Mitt Romney proposes he cut retirement benefits for younger Americans

  • Romney suggested he would prefer to cut pensions for younger Americans to deal with the debt.
  • He warned that the US could be in “a lot of trouble” if they didn’t take action.
  • Calls to cut Medicare and Social Security benefits have not completely faded among Republicans.

sen. Mitt Romney of Utah suggested he would prefer to cut pensions for younger Americans in an effort to stabilize safety net programs.

“If we’re ever going to get a handle on our debt, we’re going to have to find a way to either increase revenue, which I’m not a fan of, or find a way to adjust our long-term benefits that don’t suit today’s retirees.” he said Wednesday during a Senate Budget Committee hearing, seemingly ruling out any tax hikes.

“But for younger people who come along, we have to find a way to balance these programs out or we’re going to be in trouble,” he said. He didn’t specify which programs, but a few safety net programs that provide benefits to retirees, including Social Security and Medicare.

Romney’s office did not immediately respond to a request for comment.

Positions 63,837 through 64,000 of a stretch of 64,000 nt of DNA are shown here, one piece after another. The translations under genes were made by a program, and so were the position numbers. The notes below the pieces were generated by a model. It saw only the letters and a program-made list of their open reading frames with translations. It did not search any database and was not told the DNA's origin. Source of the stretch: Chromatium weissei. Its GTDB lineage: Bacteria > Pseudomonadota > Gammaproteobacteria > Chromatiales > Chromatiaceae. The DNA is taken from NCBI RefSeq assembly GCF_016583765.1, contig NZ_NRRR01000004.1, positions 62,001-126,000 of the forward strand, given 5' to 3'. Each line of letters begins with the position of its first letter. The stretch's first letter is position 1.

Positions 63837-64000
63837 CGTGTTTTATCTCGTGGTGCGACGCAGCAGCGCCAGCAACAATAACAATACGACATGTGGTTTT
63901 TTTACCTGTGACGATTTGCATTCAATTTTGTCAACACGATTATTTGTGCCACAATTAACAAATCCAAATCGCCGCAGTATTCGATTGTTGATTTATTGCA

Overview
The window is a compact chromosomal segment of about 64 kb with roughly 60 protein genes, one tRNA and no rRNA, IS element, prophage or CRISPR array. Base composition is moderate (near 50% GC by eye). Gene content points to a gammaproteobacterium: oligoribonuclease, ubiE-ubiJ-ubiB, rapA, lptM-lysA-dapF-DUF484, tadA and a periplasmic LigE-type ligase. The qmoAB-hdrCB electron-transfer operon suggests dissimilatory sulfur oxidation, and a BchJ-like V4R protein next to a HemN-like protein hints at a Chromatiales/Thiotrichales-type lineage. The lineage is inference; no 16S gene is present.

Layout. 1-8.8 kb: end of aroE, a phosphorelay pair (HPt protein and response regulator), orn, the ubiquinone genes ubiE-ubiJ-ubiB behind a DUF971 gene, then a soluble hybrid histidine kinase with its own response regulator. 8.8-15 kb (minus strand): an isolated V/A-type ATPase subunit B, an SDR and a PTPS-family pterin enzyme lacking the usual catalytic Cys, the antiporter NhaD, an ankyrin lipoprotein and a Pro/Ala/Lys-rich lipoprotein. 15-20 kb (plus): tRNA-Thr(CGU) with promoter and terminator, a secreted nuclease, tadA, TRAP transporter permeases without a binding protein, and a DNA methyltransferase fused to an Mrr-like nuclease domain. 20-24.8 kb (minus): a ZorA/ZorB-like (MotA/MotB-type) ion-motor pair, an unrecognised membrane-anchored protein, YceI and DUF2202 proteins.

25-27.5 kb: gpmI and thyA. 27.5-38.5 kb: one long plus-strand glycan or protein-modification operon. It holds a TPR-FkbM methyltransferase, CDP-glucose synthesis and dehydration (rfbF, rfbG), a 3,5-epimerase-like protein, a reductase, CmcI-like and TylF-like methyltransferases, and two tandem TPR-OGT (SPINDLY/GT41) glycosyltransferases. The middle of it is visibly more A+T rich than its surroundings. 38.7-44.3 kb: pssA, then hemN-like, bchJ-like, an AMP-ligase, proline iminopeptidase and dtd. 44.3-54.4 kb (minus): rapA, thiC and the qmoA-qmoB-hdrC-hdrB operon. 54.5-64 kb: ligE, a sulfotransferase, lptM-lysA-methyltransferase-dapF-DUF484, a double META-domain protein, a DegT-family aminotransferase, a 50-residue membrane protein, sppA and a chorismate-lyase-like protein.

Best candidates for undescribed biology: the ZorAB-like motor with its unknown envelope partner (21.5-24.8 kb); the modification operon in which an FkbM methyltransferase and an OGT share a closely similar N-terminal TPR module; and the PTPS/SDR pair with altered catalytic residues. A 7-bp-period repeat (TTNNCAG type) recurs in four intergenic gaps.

Many Republicans at one point supported restructuring Social Security and Medicare benefits to reduce the national debt. Those programs make up about 41% of the state budget and are a perennial target for conservatives looking to curb federal spending.

But President Donald Trump split the party from that approach and instead campaigned to preserve Social Security and health care — a violation of long-standing GOP calls to reduce those programs and curb federal spending. However, the debt increased by nearly $8 trillion under the Trump administration as a result of tax cuts and spending increases.

Calls to cut Medicare and Social Security benefits have abated, but have not completely faded. Last year, the House Republican Study Group released a token budget calling for austerity across the board without tax hikes. The age of eligibility for Medicare would rise from 65 to 69. For Social Security, the retirement age would also increase to 69 by 2030, instead of staying at 67 from 2022.

Experts predict that Social Security will not be able to pay out full benefits from 2034, when the trust fund is exhausted. The Medicare hospital trust fund will not be able to cover its financial obligations from 2026, years earlier. But there is little political zeal on either side of the aisle to tackle it.

“The president is not coming up with a proposal that would reduce those benefits,” Shalanda Young, director of the Office of Management and Budget, said at the hearing. “He’s not going to do that.”

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